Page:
The acting by Ralph Fiennes, Vanessa Redgrave & Gerard Butler propelled the story and kept it moving swiftly. Some have panned the use of Shakespeare's original language. I, for one, had no trouble following the language. This film ranks with Kenneth Brannagh's "Henry V" and Baz Luhrmann's "William Shakespeare's Romeo + Juliet" for making a film in Shakespearean English accessible by 21st Century Man.
I've always believed that some folks in the U.S. malign William Shakespeare's writings today, because they were forced to read his plays in a cold classroom setting in their youth. Shakespeare didn't intend his works to be read. He meant them to be performed and watched. This film proves the power of a good telling of a Shakespeare tale.
A jaw-dropping interpretation of Shakespeare's Coriolanus. I was literally in awe when I left. Admittedly, I know my way around the story, I've read Coriolanus a few times. But I have to say that this adaptation is so well executed that I caught myself discovering incredible lines and themes and ideas to which I had never paid attention before. Ralph Fiennes' interpretation of Coriolanus is solid. The pride, the wrath, the one-track-mindedness are all very palpable. And one couldn't wish for a better Volumnia. Terrifying. Fascinating. I've always been reluctant to modern settings, but this time, I loved it. It just worked. Go and see for yourself. As for me, I'm definitely going to watch it again.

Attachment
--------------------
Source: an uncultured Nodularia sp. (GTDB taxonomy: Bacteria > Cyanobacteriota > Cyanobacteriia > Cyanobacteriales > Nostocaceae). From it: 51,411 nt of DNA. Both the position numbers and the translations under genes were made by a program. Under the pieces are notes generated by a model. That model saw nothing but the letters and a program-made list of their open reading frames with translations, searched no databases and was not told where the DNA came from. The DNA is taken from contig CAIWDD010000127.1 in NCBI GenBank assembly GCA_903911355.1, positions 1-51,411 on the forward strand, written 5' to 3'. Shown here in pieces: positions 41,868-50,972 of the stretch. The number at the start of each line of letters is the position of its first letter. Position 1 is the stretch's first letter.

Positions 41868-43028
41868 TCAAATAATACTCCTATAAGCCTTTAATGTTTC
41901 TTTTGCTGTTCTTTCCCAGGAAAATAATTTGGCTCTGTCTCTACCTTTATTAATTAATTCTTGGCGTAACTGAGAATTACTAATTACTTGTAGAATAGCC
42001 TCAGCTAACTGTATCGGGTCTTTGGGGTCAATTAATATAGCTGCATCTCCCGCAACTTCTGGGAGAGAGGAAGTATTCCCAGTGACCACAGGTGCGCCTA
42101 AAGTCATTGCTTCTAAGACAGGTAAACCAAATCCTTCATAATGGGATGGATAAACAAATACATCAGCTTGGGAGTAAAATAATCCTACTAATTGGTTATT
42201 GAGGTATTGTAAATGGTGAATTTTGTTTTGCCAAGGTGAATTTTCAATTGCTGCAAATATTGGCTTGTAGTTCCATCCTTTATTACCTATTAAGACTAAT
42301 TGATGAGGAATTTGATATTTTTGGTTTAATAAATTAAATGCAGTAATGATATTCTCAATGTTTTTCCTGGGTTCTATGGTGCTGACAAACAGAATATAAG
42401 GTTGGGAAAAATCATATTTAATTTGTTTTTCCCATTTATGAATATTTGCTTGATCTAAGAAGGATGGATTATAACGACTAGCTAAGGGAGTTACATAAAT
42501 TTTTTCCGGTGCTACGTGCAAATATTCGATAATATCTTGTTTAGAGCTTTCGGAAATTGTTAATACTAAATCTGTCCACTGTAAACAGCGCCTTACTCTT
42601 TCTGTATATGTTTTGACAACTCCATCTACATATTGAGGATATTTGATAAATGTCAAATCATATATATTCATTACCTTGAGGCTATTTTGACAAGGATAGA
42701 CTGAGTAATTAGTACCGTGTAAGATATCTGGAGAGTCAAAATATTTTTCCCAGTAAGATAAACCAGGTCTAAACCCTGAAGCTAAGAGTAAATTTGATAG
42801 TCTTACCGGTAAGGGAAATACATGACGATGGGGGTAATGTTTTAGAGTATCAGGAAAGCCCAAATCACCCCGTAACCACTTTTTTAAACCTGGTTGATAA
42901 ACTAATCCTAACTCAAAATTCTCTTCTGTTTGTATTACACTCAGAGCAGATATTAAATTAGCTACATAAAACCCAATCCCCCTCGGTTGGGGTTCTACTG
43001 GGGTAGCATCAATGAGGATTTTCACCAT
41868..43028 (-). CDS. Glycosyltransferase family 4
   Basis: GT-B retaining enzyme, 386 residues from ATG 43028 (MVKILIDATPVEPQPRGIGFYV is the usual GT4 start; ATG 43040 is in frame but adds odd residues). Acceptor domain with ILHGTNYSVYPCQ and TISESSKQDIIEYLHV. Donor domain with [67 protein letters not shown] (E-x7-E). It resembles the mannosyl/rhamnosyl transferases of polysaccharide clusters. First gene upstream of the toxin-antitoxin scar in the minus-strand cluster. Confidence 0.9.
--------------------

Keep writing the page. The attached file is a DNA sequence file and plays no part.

I couldn't disagree more with the review that slates Shakespeare's text as 'too wordy for modern audiences'. Viewers may find it challenging, but even those who haven't read his work should appreciate his superb capacity for character, metaphor and sheer innovation. To reduce the play to just the plot with some poor, clichéd and genuinely meaningless Hollywood script is to deprive it of its value, and to do a great disservice to its literary status. The responsibility for understanding the language (which I staunchly believe has a timeless relevance), lies with those who struggle to do so, not with the text itself. I cannot disagree strongly enough with the implication that we should dumb-down Shakespeare.